FOR IMMEDIATE RELEASE
Library Mourns Margaret Truman Daniel,
Mrs. Daniel was born on February 17, 1924, in Independence, Mo. She was christened Mary Margaret Truman, named for her aunt Mary Jane Truman and her maternal grandmother, Margaret Gates Wallace. Following her graduation from George Washington University in 1946, one year after her father became the 33rd president of the United States, Margaret pursued a singing career, which included a performance at Carnegie Hall on November 27, 1949. A few years later, she turned her considerable talents first to broadcasting and then to writing; her first book, Souvenir: Margaret Truman's Own Story, was published in 1956. That same year, Margaret married Clifton Daniel, then assistant to the foreign news editor of The New York Times. The Daniels had four children: Clifton Truman, William Wallace (died September 4, 2000), Harrison Gates, and Thomas Washington. The Daniels enjoyed five grandchildren.
Following President Truman's death in 1972, Margaret Truman Daniel proved an effective advocate for presidential libraries. She was honorary co-chair of the Harry S. Truman Library Institute, the nonprofit partner of her father's presidential library, and a governing board member of the Franklin and Eleanor Roosevelt Institute. Last year, Mrs. Daniel led initiatives surrounding the Truman Library's 50th anniversary and was instrumental in bringing former President Bill Clinton to Independence for a keynote address in July 2007.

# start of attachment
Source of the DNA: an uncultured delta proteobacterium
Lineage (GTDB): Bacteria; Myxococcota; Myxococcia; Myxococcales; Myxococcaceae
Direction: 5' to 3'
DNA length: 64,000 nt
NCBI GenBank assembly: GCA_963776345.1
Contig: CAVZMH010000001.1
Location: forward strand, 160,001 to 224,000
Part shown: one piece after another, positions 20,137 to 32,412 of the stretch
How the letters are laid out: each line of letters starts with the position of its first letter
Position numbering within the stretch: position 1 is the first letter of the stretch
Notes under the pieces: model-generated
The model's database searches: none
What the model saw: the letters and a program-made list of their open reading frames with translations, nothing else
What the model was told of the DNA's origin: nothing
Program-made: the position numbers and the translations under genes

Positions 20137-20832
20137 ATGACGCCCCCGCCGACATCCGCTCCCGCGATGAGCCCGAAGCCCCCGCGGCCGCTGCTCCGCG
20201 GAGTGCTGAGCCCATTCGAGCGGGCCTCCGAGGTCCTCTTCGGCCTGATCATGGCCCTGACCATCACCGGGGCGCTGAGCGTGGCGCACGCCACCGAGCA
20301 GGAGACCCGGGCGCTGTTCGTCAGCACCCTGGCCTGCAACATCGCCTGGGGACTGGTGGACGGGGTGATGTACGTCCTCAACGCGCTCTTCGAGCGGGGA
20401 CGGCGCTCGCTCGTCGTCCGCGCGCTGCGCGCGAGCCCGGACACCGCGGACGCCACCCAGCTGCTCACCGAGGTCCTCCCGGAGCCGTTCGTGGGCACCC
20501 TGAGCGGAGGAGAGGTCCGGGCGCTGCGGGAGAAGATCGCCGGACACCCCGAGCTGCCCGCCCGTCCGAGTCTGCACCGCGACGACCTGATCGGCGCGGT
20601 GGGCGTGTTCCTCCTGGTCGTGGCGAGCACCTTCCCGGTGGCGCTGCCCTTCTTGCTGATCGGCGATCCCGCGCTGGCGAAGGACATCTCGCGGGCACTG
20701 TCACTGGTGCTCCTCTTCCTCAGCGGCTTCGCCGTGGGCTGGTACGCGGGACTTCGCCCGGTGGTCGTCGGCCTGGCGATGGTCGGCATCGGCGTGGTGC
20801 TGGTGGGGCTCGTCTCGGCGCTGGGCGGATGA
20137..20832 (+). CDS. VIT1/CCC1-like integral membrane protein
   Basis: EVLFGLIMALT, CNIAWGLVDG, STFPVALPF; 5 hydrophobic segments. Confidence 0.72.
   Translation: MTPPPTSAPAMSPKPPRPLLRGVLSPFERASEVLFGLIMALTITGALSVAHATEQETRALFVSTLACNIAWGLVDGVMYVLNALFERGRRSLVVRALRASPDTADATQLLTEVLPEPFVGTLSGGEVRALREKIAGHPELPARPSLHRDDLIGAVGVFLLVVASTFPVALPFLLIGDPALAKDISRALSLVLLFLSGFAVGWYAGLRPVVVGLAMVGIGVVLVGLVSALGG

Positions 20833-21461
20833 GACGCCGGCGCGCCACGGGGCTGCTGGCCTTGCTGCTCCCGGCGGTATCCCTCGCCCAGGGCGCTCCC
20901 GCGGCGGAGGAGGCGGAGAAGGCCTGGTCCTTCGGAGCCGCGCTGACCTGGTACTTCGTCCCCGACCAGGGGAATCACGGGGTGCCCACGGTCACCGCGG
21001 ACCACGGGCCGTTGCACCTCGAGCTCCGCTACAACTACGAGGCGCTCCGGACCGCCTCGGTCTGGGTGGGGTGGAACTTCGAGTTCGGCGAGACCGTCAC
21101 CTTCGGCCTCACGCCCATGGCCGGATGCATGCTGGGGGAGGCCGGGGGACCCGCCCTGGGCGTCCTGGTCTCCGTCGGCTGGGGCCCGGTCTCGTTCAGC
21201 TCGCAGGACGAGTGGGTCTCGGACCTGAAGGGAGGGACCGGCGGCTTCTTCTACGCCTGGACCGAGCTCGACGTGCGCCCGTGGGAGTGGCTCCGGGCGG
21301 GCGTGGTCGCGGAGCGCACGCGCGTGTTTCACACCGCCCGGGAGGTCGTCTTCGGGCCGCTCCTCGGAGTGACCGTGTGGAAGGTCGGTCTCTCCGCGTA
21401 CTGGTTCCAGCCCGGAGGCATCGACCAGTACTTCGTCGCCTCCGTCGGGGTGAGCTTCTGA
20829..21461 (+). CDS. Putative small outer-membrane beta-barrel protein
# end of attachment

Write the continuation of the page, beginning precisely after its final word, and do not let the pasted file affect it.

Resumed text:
"Margaret was an extraordinary individual. Her legacy is as much a part of this presidential library as her parents', and we are extremely grateful for her many contributions. All of us at the Truman Library and Truman Library Institute extend our deepest condolences to her family." said Michael Devine, director of the Truman Library.
Margaret Truman Daniel was a longtime resident of New York City. The author of 23 novels (Capital Crimes series) and nine books of non-fiction, including the definitive biography of her mother, Bess W. Truman, Mrs. Daniel had been one of the eldest surviving children of an American president, second only to John Eisenhower.
The public will find condolence books available in the main lobby of the Truman Library and online at www.trumanlibrary.org.
The Harry S. Truman Library and Museum is one of 12 presidential libraries administered by the National Archives and Records Administration. It is supported, in part, by the Harry S. Truman Library Institute, the not-for-profit partner of the Truman Library. The Institute seeks to promote, through educational and community programs, a greater appreciation and understanding of American politics, history and culture, the process of governance, and the importance of public service, as exemplified by Harry S. Truman. To learn more about the Truman Library and the Harry S. Truman Library Institute, visit www.trumanlibrary.org.
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